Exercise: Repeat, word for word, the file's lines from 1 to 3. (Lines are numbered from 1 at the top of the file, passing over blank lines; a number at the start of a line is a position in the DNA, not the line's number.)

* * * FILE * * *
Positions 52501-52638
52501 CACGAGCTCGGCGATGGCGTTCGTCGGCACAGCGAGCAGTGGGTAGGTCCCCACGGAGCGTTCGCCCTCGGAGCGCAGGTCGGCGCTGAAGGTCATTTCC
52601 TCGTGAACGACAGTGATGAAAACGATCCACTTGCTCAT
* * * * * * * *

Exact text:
Positions 52501-52638
52501 CACGAGCTCGGCGATGGCGTTCGTCGGCACAGCGAGCAGTGGGTAGGTCCCCACGGAGCGTTCGCCCTCGGAGCGCAGGTCGGCGCTGAAGGTCATTTCC
52601 TCGTGAACGACAGTGATGAAAACGATCCACTTGCTCAT